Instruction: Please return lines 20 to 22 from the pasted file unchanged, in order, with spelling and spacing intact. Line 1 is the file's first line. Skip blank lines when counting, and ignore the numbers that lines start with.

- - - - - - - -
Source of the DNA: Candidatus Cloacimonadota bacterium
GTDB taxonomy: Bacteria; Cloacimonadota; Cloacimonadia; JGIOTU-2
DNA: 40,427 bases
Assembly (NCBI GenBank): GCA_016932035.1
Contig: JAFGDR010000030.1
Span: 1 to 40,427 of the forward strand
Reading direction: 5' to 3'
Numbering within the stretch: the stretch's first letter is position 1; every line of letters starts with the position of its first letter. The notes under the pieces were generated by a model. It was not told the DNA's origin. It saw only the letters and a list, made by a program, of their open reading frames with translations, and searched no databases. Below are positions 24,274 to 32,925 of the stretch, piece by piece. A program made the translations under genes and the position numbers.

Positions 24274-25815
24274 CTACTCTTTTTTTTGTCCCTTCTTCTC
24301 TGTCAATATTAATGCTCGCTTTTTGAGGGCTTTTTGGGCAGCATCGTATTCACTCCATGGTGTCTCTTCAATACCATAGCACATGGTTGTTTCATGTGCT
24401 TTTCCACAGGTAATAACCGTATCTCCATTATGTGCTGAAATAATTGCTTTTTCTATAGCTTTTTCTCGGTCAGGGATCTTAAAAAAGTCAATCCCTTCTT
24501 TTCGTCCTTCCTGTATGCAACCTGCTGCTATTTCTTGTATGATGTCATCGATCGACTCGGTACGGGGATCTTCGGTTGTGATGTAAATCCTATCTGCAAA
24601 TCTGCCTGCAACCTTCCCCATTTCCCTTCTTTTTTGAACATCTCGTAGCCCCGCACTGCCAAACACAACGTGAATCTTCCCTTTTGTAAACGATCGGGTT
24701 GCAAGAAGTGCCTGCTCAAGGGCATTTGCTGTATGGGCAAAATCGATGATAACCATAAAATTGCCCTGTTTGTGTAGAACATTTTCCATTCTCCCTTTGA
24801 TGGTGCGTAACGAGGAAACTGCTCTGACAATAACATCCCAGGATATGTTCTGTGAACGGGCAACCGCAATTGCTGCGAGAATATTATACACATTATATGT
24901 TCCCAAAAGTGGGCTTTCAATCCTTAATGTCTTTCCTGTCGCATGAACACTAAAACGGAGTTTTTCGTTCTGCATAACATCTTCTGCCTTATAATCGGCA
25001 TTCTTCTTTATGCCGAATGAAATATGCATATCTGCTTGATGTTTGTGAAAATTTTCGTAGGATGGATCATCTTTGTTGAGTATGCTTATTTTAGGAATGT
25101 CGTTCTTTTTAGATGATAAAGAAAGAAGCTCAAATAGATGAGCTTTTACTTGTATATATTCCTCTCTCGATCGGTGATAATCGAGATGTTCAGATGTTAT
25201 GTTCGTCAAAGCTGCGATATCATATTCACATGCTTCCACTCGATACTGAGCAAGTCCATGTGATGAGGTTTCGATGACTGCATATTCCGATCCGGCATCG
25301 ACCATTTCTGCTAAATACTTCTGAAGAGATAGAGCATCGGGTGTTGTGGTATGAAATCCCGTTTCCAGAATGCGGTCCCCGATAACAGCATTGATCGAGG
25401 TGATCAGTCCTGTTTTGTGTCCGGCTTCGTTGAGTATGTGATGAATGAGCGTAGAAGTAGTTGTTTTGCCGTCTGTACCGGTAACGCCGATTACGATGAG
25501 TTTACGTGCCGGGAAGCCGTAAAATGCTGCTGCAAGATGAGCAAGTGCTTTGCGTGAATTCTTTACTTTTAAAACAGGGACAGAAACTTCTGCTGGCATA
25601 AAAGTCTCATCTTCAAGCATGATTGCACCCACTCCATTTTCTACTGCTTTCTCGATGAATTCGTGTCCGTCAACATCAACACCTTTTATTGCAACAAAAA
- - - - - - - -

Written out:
25201 GTTCGTCAAAGCTGCGATATCATATTCACATGCTTCCACTCGATACTGAGCAAGTCCATGTGATGAGGTTTCGATGACTGCATATTCCGATCCGGCATCG
25301 ACCATTTCTGCTAAATACTTCTGAAGAGATAGAGCATCGGGTGTTGTGGTATGAAATCCCGTTTCCAGAATGCGGTCCCCGATAACAGCATTGATCGAGG
25401 TGATCAGTCCTGTTTTGTGTCCGGCTTCGTTGAGTATGTGATGAATGAGCGTAGAAGTAGTTGTTTTGCCGTCTGTACCGGTAACGCCGATTACGATGAG